John Isner goes from College to Pro Prime Time at 2010 US Open
| August 19th, 2010, 6:44 pm
  • 3 Comments

By Krystle Nicole Russin

Ages ago, as you recall, I interviewed Luke Jensen for the site, during which he stressed college sports. He insisted players develop strongly during these years. Too often, promising kids get blinded by the limelight, lifestyle and money turning pro could provide – but turning pro, they learn in time, doesn’t guarantee a top 100 spot. This, of course, counteracts the complaint every young guy has: “By the time I’m out of school, I’ll be too old to do much, too inexperienced, too…too…too…”


It’s almost time for the US Open and thinking back years ago, I recall someone telling me about the “Georgia boy” playing the pro circuit for the first time. Back then, nobody reported on his first US Open match. I didn’t think much of it myself. I was interested in grilling outside. You see players come and go, new ones every year, so to me it wasn’t a big deal. He was just another “Georgia boy” sort of-kind of-maybe making it sort of big. Back then, the top men weren’t all college graduates. They were the pros bypassing college, who lucked out for some reason or another.

John Isner’s rise into, give him a year, the top American spot makes sense. College is THE place to fine tune your skill and save a few bucks. Regular academy training is expensive. There’s the question of where do I get my necessities? Where do I train the rest of the time? A top university gives a player excellent facilities, equipment, world league coaching, a different competitive style found in the NCAA and eliminates the old been there, done that a player discovers training in the same environment. College is the opportunity to change so you WILL take the top 100 by storm versus the black hole rep it’s earned.

People throw around examples of raw talent discovered out in South America and so forth, but really, at the core of the matter, for every example of someone striking gold right away at 20, there are hundreds more young players who never did. Let’s hope guys like Isner encourage more hopefuls to enter college as a means of more than a good education – to hit up their skills. If nothing works out anyway, a tennis scholarship includes a decent discount on an education.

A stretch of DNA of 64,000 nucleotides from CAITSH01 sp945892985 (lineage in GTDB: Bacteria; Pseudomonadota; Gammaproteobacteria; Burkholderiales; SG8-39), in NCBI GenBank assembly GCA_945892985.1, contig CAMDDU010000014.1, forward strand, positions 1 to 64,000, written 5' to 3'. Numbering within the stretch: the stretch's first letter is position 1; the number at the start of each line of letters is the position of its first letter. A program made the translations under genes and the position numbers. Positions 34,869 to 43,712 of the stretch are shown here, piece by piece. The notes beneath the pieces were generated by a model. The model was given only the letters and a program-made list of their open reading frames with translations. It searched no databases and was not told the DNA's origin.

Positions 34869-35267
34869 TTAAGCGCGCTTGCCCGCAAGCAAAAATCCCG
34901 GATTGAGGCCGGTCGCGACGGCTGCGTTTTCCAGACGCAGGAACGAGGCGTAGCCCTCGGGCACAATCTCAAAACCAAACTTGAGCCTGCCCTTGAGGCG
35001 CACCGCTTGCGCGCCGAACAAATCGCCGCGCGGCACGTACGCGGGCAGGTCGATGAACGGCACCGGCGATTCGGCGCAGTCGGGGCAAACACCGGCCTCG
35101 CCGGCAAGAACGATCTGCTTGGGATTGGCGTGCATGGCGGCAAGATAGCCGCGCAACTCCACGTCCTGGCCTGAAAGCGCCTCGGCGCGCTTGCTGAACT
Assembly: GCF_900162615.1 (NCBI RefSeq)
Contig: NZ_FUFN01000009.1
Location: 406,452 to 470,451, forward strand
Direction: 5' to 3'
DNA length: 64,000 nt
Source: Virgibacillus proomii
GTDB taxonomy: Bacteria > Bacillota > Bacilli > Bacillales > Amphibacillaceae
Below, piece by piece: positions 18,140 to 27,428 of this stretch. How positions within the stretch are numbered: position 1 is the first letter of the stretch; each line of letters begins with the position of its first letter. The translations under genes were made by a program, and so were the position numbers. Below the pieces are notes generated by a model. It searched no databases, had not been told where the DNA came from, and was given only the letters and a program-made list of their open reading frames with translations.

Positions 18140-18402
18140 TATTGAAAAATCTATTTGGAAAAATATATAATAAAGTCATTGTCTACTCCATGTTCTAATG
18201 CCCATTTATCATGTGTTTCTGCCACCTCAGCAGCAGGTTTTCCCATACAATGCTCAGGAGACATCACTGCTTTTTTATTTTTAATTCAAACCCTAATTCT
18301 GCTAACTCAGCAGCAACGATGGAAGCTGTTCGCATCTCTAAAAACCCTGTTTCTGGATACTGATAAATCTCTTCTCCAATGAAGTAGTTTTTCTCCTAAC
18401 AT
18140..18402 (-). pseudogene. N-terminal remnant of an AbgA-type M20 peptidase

Also Check Out:
John Isner: “Without College I Wouldn’t Be Here Today, I Can Say That With 100% Certainty”
John Isner Doesn’t Care That There Are No American Men In The Top 20
John Isner: Now That I’m In The Top 10, I Want To Go Higher
U.S. College Tennis is Dead After Scoring Changes, Foreign Invasion
John Isner: Nadal Is An X Factor In Doubles; I’ll Have To Serve Well To Beat Djokovic

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3 Comments for John Isner goes from College to Pro Prime Time at 2010 US Open

Oleg Says:

“College is THE place to fine tune your skill and save a few bucks.” – College itself is expensive unless you get a scholarship.

Looking at the percentage of players who went through college and made it to the top 100, it is very very low.

Also let’s be realistic, with all due respect, John Isner’s success is largely a product of his genetics. Would this guy be top 100 if he had the same set of skills but was 5″10?

I’d argue against college tennis being the best path for 99% of kids who want to make it to the top 100 in the ATP.


Hypnos Says:

Oleg,

Perhaps it depends on the individual player’s development path.

I agree that if you have lightning-in-a-bottle tennis talent like Sampras, Federer or Agassi, you’ll immediately make prize money on the main tour and get a sponsorship. College would be a waste of time.

However, if you’re not sure whether you have Top 100 talent, then a full-ride at a college tennis program is a much better proposition than grinding at an expensive tennis academy or struggling on the Futures circuit. In addition to the coaching and organized competition, you get a college degree and a pleasant environment in which to spend four years of life. For a player like Somdev Devvarman, who spent four years at UVA and is currently ranked 103, it’s tough to stay he made a mistake by not going straight to the tour. Mikael Pernfors, Alex O’Brien and Sargis Sargisian were also in the same boat; on the other hand, if it turns out you underestimated your talent, you can always leave early for the tour, as McEnroe did.

Moreover, some players are late bloomers, and college provides a smoother path to develop their games than jumping onto tour. These tend to be the awkward movers like Todd Martin and Kevin Curren, and John Isner probably benefited in the same way.


Gael Says:

I saw an interview with Isner where he answered a question about whether he should have bypassed college. He said that when he was 21 he definitely wasn’t ready to play pro and didn’t consider it a viable career option until he reached #1 in the NCAA. Even then he thought he was just good enough to make some money and he could treat it as a actual job. He didn’t think he would get in the top 20 in his 1st year.

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